Joe Biden has said he expects to see a “thaw” in US relations with Beijing, even as he concluded a G7 summit in Japan that made a concerted effort to counter military and economic security threats from China.
The US president said in a news conference at the end of the three-day summit that talks between the two countries had shut down after a “silly balloon” carrying spying equipment flew over North America in February, before being shot down by the US military.
“Everything changed in terms of talking to one another. I think you’re gonna see that begin to thaw very shortly,” Biden said.
Biden added that his administration was considering lifting sanctions against Chinese defence minister Li Shangfu. Beijing recently refused to agree to a meeting with US defence secretary Lloyd Austin when the pair attend the Shangri-La Dialogue security forum in Singapore next month due to the sanctions.
US officials had previously said privately that the administration would not remove the sanctions, which were imposed on Li in connection with China importing fighter jets and missiles from Russia.
Joe Biden in a speech to the G7 Summit said that he expects to see a “thaw” in relations between the US and China “very shortly”
Joe Biden in a speech to the G7 Summit said that he expects to see a “thaw” in relations between the US and China “very shortly”© Reuters
Biden reiterated at the news conference that the US stood by the “one China” policy, which recognises Beijing as the sole government of China, and Washington did not support any move by Taiwan to declare independence.
However, he added: “In the meantime, we’re going to continue to put Taiwan in a position that they can defend themselves. And there is clear understanding among most of our allies that, in fact, if China were to act unilaterally, there would be a response.”
Biden did not confirm if he was referring to a military response. However, he has said on four previous occasions that he would order the US military to intervene if China took unprovoked military action against Taiwan.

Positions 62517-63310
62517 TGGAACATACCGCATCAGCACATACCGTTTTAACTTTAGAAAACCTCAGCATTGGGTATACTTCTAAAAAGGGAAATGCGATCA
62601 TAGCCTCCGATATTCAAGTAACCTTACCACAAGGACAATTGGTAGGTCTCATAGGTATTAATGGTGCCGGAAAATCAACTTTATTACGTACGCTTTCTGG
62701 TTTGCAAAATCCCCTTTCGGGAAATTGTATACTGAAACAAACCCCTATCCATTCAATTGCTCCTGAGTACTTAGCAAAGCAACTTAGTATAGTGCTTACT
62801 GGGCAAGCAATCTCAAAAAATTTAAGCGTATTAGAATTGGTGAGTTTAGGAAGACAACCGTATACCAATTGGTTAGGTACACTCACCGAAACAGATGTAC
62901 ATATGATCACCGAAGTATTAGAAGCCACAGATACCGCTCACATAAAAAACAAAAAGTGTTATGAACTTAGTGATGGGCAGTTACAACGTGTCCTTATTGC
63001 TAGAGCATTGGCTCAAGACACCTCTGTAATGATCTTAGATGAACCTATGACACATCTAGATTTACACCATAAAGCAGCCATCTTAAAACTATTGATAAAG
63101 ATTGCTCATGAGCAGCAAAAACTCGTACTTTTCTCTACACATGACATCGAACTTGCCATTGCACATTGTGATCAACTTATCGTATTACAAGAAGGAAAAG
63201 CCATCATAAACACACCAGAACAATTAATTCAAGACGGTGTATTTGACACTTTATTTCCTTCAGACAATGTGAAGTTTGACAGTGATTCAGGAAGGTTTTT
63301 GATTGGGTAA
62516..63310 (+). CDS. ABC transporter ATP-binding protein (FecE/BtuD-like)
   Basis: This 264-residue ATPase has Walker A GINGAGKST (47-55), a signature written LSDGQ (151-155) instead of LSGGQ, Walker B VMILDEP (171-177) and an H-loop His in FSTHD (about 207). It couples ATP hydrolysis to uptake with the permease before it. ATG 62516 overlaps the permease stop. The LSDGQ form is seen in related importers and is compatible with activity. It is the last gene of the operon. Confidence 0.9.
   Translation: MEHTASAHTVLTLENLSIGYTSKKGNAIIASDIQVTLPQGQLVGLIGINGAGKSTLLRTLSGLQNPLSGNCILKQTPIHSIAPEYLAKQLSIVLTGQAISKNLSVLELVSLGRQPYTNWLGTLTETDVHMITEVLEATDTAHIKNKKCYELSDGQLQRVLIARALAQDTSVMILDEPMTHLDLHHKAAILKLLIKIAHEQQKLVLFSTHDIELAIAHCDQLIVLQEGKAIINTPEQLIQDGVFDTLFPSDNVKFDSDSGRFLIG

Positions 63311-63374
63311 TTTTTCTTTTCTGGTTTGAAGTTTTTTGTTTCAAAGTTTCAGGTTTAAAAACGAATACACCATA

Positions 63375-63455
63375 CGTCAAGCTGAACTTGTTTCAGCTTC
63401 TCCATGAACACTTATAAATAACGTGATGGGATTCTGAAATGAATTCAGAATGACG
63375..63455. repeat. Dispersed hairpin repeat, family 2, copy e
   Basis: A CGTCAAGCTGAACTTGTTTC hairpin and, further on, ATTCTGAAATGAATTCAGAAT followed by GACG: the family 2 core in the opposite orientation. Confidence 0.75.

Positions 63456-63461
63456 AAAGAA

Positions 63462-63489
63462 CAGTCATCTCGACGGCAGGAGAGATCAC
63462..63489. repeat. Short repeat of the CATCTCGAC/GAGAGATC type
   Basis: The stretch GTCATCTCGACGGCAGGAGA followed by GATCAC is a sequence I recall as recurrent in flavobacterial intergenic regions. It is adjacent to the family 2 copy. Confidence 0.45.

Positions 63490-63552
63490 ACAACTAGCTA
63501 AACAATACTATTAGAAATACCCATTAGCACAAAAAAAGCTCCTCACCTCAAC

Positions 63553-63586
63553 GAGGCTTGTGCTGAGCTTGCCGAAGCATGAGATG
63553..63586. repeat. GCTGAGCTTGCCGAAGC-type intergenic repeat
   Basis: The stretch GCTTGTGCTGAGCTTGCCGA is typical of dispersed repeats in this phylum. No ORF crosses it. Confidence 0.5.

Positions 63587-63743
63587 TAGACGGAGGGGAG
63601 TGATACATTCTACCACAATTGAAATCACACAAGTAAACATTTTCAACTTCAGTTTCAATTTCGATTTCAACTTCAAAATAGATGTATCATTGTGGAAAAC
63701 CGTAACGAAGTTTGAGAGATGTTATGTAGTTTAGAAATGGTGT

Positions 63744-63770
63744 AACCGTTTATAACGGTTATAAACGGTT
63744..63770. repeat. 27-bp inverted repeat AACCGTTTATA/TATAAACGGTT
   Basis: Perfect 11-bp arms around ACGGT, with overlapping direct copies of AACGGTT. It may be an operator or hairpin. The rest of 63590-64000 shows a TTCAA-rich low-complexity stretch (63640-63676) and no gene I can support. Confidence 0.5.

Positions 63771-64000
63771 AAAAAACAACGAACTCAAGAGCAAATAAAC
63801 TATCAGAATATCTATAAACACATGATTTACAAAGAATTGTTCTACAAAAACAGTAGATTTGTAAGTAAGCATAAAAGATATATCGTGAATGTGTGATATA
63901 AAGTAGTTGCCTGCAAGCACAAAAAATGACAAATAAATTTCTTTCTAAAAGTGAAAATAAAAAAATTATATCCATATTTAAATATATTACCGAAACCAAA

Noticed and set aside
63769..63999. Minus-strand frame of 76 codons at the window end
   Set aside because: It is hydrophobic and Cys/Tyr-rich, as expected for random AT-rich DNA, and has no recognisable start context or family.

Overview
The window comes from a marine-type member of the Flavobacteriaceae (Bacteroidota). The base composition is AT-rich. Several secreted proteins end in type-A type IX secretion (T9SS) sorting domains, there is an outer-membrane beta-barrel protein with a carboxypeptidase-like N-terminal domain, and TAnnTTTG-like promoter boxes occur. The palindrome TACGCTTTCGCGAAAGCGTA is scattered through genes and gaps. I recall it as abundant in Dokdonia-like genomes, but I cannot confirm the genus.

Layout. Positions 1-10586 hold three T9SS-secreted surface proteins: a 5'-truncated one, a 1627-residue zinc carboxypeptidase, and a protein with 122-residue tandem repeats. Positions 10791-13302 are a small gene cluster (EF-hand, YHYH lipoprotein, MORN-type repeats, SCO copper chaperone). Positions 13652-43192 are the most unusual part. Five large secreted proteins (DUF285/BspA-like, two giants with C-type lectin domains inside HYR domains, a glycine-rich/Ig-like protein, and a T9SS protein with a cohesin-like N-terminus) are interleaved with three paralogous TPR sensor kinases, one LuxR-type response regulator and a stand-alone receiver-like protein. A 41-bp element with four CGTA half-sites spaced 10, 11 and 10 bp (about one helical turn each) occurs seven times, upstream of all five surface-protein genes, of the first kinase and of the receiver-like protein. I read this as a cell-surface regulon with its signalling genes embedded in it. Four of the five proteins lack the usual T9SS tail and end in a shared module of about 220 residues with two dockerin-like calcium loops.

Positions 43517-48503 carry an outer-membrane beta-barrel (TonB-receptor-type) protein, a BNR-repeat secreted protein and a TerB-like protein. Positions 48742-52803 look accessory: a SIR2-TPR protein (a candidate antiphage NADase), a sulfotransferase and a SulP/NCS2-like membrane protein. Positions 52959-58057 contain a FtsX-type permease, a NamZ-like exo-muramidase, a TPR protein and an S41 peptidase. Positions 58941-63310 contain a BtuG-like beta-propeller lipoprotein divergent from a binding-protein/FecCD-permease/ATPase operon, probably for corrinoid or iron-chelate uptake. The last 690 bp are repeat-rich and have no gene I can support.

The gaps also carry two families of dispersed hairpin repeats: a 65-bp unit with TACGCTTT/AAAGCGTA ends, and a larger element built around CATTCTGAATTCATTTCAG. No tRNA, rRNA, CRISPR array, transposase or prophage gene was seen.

The White House did not respond to a request to clarify what kind of response Biden envisaged.
The US president’s comments come one day after the G7 members — the US, UK, Canada, Japan, Germany, France and Italy — issued a communique rebuking Beijing over a number of issues, including its military activities in the East and South China seas and its human rights record in Tibet and Xinjiang. The advanced economies also called for peace across the Taiwan Strait.
In a remark that is likely to spark anger in Beijing, Biden at one point referred to Taiwan as a “country”, which contravenes US policy. In response to a question where he discussed the “one China” policy, Biden said “neither country” before later correcting himself and saying “neither territory”.
China claims sovereignty over Taiwan and is very sensitive to any comments, particularly from the US, that appear to contradict this.
On the sidelines of the G7, Australian prime minister Anthony Albanese convened a meeting of the Quad — the US, Japan, Australia and India — after Biden was forced to cancel a trip to Sydney for a standalone meeting with the group’s leaders.
The four countries said in a joint statement that they “strongly oppose destabilizing or unilateral actions that seek to change the status quo by force or coercion” in the Indo-Pacific. While China was not specifically mentioned, the statement pointed towards Chinese activity in the region.
Separately on Sunday, US secretary of state Antony Blinken signed a security agreement with Papua New Guinea. It is the latest effort by Washington to boost ties with Pacific Islands nations after China shocked the US and its allies last year by signing a security pact with the Solomon Islands.